Ray made Iowa a symbol of hope
One of the first refugees Gov. Ray rescued and resettled in Iowa was a young man who was trapped in one of the most treacherous environments on Earth — Washington, D.C.
That person he rescued was me.
He brought me home to Iowa for four years. I worked closely with the governor on many of his humanitarian endeavors.
A few weeks ago, I was with Governor and Mrs. Ray recalling many of these experiences — and a flood of memories came back when we were together.
• In the winter of 1975, at the celebration for the Tai Dam, whom he had resettled together in order to preserve their culture, language and kinship.
They had written to every governor in America, but Bob Ray was the only governor to answer their plea. He convinced the president to permit all of the Tai Dam to come to Iowa.
• Or, on a cold January night in 1979, while he and I watched the video of a boat filled with Vietnamese “boat people” refugees, who had escaped from communist oppression only to be pushed back out to sea by countries fearful of being inundated because no country in the world, including the United States, was accepting any more refugees from Indochina.
They were drowning before our eyes.
This led him to write that very night to President Carter saying that Iowa would double the number of refugees it had resettled, if the president would only reopen America’s doors.
• And six months later, we were together in Geneva, Switzerland, at the U.N. conference on the Boat People, where in June 1979 Vice President Walter Mondale announced that America would accept 168,000 new refugees each year.
The assembled diplomatic delegations gave a spontaneous standing ovation to America’s humanitarian leadership, a leadership that began when Robert D. Ray became the first governing official anywhere in the world to say he would accept the boat people refugees.
• In October 1979, when the Governor and Mrs. Ray and I were at a place called Sa Kaew in Thailand, where 30,000 victims of the Cambodian genocide were lying strewn across a field dying at the rate of 50-100 a day, with their bodies bulldozed into mass graves — this led to his creating Iowa SHARES. Iowa Sends Help to Aid Refugees and End Starvation. That rushed food and medicine and doctors and nurses to save thousands.
• Or in Nong Khai in Thailand, where the Tai Dam refugees took us to see their symbol of hope, which was the Iowa Department of Transportation highway map tacked up on a wall.
Gov. Robert Ray had made the shape of our state a symbol of hope for people languishing in refugee camps 12,000 miles from Iowa.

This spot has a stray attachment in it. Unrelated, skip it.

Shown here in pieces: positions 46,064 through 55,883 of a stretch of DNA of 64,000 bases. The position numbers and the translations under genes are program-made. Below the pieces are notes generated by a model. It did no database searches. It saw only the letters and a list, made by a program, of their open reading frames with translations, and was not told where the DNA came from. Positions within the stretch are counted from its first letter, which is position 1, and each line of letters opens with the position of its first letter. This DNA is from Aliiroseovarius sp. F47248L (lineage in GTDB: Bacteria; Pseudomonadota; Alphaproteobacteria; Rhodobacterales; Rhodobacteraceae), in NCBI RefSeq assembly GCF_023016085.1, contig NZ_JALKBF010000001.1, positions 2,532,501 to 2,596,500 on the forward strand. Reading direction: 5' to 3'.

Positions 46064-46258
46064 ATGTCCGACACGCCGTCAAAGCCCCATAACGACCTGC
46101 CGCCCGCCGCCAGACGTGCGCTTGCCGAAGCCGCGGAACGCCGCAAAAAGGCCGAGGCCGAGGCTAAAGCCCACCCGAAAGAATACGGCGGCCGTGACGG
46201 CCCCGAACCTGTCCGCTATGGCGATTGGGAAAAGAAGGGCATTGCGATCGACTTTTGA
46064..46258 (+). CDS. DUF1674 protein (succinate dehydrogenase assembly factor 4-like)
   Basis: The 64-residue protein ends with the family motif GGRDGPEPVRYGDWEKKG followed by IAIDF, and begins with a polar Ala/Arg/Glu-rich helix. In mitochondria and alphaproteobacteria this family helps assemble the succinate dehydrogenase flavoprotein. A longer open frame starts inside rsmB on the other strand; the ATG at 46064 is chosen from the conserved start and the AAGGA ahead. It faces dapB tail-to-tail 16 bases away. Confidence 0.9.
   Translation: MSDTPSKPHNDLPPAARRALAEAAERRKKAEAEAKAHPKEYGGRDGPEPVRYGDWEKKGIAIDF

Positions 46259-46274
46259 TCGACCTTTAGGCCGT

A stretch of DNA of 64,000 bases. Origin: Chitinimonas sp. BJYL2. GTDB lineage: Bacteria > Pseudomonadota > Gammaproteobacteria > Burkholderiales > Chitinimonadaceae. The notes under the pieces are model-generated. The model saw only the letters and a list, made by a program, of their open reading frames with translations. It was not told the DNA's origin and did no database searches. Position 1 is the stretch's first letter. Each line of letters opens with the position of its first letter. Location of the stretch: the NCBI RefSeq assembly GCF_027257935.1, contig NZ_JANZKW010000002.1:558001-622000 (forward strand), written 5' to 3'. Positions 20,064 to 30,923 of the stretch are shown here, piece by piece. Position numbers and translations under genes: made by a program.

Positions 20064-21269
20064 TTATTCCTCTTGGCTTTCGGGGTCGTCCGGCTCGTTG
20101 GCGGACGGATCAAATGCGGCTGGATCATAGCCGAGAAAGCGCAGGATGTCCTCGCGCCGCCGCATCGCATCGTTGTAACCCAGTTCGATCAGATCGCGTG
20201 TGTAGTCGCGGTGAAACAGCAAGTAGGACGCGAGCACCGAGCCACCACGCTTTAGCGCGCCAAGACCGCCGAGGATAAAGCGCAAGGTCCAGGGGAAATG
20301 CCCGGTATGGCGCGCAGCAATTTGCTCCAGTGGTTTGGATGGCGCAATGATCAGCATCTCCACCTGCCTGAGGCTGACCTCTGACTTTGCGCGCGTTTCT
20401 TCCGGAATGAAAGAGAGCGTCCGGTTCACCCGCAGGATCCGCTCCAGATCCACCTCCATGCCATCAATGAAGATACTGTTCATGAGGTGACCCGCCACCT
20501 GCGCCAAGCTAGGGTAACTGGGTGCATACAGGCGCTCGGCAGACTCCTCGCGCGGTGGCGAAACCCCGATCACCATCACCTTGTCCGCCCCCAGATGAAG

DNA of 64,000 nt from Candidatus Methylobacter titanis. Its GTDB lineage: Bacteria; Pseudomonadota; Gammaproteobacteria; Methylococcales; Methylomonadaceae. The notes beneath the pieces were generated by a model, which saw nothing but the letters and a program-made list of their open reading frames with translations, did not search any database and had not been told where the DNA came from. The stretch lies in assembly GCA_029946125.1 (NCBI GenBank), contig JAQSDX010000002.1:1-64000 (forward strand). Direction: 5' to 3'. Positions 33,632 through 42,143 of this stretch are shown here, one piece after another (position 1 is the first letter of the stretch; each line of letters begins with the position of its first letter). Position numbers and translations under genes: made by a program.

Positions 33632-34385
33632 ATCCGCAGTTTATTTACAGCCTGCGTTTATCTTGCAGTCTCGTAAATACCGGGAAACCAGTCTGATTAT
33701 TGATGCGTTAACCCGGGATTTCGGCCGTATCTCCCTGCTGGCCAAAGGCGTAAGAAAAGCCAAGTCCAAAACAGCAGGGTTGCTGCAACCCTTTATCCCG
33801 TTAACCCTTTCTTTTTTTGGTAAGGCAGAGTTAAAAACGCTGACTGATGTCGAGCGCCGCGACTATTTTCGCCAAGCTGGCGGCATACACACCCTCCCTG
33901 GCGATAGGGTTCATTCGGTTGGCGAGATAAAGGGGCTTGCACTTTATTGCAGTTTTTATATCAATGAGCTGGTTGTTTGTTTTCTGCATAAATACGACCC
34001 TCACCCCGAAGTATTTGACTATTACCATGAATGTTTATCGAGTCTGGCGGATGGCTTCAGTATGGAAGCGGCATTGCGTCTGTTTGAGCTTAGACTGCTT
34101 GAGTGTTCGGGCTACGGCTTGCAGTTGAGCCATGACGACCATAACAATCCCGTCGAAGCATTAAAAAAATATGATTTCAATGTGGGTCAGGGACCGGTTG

And there was one event where neither the governor nor I were present.
In 2004, the Bishop of Des Moines visited a very ill Pope John Paul II. When the pope heard “Iowa,” he said, “Iowa ... farms ... refugees.”
The man who put the word refugees on the lips of a dying pope and made the shape of Iowa a symbol of hope around the world was Gov. Robert D. Ray.
What was common in all of these settings was that Gov. Ray was driven by moral impulses planted deep inside him by his parents, the educational institutions he attended, and his religion, and nurtured by his wife Billie and his children.
When confronted by scenes of human suffering, Robert Ray responded, not as a politician doing electoral calculations, but as a Christian following a moral imperative from the parable of the Good Samaritan.
He saw that his obligation was to his fellow human beings who were suffering and dying, even if the color of their skin, the language they spoke and the religion they followed were all different from his own.
Or, even if they were thousands and thousands miles away on the other side of our planet, or adrift in the ocean.
Through his actions, Gov. Bob Ray answered the eternal question: “Am I my brother’s keeper?”
Even though the impact of Robert Ray’s leadership would often occur far from Iowa, the one story that perhaps best captures Robert Ray’s humanitarian legacy and his place in the pantheon of Iowa’s greatest heroes took place not in the governor’s office or far from Iowa, but in a supermarket in West Des Moines about 10 years ago.
As Gov. Ray described it to me, he and Mrs. Ray were shopping for groceries, pushing their cart down the aisle, and as can happen, they almost bumped into a cart being pushed by another shopper, an Asian man.
When he saw it was Gov. Ray, the man stopped, walked over to the governor and, extending his hand, said, “You saved my life. I just want to say thank you.”
Today, thousands of Tai Dam, Lao, Hmong, Cambodians or Vietnamese who live in Iowa just want to say thank you. In a very real sense, Gov. Robert Ray saved all of them.
On behalf of all of us whom you made so proud to say we are Iowans — we just want to say thank you.
Gov. Ray, you uplifted my life. You uplifted all of our lives. And your legacy will uplift countless, thousands and thousands of others far into the future.
Ambassador Kenneth M. Quinn delivered this eulogy July 13 for former Iowa Gov. Robert D. Ray at First Christian Church in Des Moines.